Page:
Coconino County, AZ – Do you own a dog in Coconino County, outside the city limits of Flagstaff? Here’s a fun fact you may not know. Everyone who owns, or even keeps, a dog in Coconino County must purchase a dog license when the dog turns three months old, or within 30 days of becoming the owner or keeper, or within 30 days after moving into Coconino County.
And then there’s the new Coconino County barking ordinance. Passed in early 2011, this new law governs barking dogs and makes it a crime for the owner of dog to allow it to bark for more than 15 minutes, or 30 minutes if intermittent. They define a “barking dog” as a dog that barks, howls, or makes any other such noise in an excessive and unrestrained, continual and unprovoked manner which disturbs the peace and quiet of any person or persons. So what if you live in Doney Park and your dog barks for 15 minutes while you’re not home, and a construction worker is moderately annoyed by it?
You can be charged with a CRIME!
It’s a class 2 misdemeanor and you can face a fine, plus applicable cost and surcharge as follows:
- for the first offense, a fine of not less than twenty five dollars( $25.00) and not more than seven hundred and fifty ($750.00);
- for the second offense a fine of not less than fifty dollars ($50.00) and not more than seven hundred and fifty dollars ($750.00);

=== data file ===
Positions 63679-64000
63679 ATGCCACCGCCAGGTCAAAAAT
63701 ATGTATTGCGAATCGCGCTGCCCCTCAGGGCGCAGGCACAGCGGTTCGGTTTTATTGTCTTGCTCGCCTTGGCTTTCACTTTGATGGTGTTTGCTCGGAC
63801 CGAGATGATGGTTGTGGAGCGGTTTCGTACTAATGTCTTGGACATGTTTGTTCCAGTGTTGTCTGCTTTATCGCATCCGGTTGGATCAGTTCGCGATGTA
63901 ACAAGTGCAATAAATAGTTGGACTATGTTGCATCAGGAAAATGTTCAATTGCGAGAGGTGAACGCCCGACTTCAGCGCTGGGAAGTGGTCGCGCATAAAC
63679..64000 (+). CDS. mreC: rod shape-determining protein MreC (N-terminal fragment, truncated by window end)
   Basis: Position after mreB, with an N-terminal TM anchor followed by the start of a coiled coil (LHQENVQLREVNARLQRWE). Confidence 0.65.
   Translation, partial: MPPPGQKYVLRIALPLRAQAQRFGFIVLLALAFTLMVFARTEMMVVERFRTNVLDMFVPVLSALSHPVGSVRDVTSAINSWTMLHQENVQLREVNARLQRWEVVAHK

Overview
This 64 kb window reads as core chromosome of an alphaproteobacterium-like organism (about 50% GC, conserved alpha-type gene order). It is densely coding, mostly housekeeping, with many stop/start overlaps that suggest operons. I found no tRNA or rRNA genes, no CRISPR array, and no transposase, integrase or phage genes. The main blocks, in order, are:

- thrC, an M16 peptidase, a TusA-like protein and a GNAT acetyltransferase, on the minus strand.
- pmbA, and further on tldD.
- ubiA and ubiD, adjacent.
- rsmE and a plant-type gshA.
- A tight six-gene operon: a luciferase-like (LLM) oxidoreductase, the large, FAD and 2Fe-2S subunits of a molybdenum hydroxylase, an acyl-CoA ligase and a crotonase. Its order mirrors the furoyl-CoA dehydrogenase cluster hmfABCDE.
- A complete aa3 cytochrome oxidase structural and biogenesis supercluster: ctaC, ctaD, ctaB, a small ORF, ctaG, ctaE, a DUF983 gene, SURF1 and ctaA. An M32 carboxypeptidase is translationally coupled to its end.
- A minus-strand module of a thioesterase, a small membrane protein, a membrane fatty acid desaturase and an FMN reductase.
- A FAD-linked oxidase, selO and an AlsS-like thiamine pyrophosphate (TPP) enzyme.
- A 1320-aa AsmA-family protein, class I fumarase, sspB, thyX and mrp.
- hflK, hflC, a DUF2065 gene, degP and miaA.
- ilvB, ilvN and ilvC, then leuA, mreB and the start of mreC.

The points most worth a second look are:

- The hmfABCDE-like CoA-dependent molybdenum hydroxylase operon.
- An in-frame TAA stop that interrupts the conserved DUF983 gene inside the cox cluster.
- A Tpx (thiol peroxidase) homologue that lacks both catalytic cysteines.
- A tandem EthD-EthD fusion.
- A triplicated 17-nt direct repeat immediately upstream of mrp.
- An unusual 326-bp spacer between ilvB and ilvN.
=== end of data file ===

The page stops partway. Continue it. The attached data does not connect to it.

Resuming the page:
- for the third offense a fine of not less than one hundred dollars($100.00) and not more than seven hundred and fifty dollars($750.00);
- and for the fourth and subsequent offenses a fine of not less than two hundred dollars ($200.00) and not more than seven hundred and fifty dollars ($750.00).
Coconino County Dog At Large Ordinance
The Coconino County dog at large ordinance is a lot like the Flagstaff City Code in regard to dogs at large, vicious dogs, and other dog laws. Outside of city limits, in Coconino County, the owner, or other person acting for the owner of a dog is required “at all times” to keep such dog from running at large upon the streets, sidewalks, alleys, or public property of unincorporated areas of the County, unless such dog is restrained by a leash, cord, rope or chain of not more than 6 feet in length and of sufficient strength to control the action of the dog.
This provision also includes land under the control of both State and Federal Government. Again, it’s a class 2 misdemeanor if you violate the dog-at-large ordinance. For “vicious dogs,” meaning in general dogs that bite a person, the law makes it so that no person owning or harboring or having the care or custody of a vicious dog shall suffer or permit such dog to go unconfined beyond the premises of such person unless such dog is securely leashed and muzzled or otherwise securely restrained.
Sometimes the best defense is contending whether the dog is indeed a “vicious dog.” If the judge believes your dog is a threat to humans, the Coconino County government can kill your dog without your consent!
Dog laws are not as simple as you may think. Before you suffer a criminal conviction for a dog violation, call your dog lawyer right now.